The NYT had a very interesting article (unfortunately it’s already entered the subscriber-only sections, so most readers may not have access) on July 31 on the past and future of language in East Timor. The gist of it is that Portuguese, formerly the official language of the country when it was a Portuguese colony but which was later banned by Indonesia after they annexed it in 1975, is now once more the official language of courts, schools and government. Although Tetum, the most common language, and Indonesian, the language of their larger neighbor which was also official in East Timor during the period of Indonesian rule, are both vastly more widely recognized than Portuguese, but Tetum is considered unsuitable for government business and modern education due to a lack of a sophisticated technical vocabulary, and Indonesian likewise considered unsuitable due to the general resentment of decolonization. Portuguese, despite itself being a former colonial language, is apparently fondly regarded by the older generation, and has also left a serious impact on the vocabulary of native languages, and presumably also left behind a large body of legal texts and other literature dating back to the period of Portuguese rule.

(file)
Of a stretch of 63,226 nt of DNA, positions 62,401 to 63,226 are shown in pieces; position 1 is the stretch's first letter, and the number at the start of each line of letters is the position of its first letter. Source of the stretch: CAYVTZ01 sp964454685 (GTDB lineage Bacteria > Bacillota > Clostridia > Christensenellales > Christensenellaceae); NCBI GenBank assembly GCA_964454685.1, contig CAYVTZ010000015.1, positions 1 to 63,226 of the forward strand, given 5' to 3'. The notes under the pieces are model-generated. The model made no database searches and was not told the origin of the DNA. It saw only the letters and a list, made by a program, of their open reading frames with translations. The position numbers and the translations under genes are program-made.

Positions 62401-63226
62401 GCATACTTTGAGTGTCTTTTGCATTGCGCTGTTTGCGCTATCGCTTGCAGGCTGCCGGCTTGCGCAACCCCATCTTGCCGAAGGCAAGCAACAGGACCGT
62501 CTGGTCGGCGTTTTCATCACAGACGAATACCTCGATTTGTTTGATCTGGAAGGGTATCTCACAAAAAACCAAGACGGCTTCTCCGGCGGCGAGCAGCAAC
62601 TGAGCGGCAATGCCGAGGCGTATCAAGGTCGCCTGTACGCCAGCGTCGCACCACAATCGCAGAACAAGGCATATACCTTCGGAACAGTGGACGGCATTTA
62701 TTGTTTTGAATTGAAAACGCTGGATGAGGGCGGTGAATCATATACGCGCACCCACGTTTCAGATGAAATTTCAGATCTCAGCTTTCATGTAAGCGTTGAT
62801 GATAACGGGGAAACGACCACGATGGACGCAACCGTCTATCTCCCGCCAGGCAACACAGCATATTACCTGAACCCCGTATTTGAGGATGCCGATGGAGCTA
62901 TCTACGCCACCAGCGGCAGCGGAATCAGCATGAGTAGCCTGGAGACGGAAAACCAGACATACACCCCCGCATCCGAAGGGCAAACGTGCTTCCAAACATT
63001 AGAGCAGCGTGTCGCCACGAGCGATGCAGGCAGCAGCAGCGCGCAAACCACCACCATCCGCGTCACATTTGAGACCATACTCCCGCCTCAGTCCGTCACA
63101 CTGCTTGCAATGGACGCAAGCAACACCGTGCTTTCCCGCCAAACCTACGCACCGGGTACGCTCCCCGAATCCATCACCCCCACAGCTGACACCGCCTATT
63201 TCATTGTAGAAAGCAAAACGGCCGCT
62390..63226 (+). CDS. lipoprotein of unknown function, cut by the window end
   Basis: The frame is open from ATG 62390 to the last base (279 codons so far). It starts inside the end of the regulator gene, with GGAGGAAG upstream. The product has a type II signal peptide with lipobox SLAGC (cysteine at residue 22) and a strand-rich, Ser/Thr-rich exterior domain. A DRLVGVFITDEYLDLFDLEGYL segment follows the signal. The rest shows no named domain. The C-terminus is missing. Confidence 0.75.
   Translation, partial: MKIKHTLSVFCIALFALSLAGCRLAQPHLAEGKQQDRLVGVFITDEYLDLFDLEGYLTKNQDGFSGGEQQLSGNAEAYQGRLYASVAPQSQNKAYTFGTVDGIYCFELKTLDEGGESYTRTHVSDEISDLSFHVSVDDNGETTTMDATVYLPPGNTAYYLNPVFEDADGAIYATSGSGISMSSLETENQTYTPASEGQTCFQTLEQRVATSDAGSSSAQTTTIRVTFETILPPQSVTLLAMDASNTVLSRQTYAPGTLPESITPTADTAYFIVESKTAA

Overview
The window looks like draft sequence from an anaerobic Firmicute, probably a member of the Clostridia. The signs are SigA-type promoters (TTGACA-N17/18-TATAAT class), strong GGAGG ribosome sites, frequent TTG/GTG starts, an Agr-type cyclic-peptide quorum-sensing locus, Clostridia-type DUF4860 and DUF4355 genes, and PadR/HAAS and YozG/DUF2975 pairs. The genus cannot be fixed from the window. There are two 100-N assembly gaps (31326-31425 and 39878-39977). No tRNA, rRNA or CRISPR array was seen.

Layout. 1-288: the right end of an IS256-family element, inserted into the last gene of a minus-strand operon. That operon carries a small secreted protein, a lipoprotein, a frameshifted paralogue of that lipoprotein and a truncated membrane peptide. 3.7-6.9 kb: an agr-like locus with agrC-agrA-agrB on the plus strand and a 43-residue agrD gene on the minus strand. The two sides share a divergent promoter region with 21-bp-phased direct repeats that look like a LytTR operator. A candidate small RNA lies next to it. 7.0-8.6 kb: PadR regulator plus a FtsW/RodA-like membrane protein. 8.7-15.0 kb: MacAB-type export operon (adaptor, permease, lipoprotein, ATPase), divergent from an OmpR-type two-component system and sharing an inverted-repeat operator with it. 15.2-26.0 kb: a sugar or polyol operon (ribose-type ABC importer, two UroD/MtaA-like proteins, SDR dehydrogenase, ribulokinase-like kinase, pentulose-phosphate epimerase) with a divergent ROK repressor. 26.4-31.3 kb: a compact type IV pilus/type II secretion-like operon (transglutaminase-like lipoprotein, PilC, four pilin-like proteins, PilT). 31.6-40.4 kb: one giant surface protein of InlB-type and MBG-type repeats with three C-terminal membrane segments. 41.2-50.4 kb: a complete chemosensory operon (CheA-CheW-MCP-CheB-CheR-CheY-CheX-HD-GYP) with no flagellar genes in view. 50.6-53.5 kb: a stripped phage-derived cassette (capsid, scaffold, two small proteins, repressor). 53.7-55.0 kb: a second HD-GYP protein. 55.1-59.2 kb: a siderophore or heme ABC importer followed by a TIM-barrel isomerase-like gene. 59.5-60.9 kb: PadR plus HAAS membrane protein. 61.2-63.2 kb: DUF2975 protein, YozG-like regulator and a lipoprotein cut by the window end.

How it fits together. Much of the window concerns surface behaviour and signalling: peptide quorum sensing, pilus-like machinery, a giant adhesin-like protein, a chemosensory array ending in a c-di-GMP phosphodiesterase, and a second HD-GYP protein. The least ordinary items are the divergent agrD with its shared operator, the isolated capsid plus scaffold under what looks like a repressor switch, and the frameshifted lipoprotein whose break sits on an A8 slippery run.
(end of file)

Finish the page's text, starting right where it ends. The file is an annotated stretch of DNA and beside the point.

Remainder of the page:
I find this an interesting case for comparison with Taiwan, where the Japanese language forced upon the Taiwanese population during their 50-year span of colonization by Japan was also looked back with some degree of sentimentality-along with Japanese rule itself-following the island’s subsequent “colonization” by the Chinese Nationalist government of the Republic of China. Although Japanese has never become an official language of ROC/Taiwan and has also never regained widespread usage, based on this article it does seem to occupy a psychic space similar to that of Portuguese in East Timor.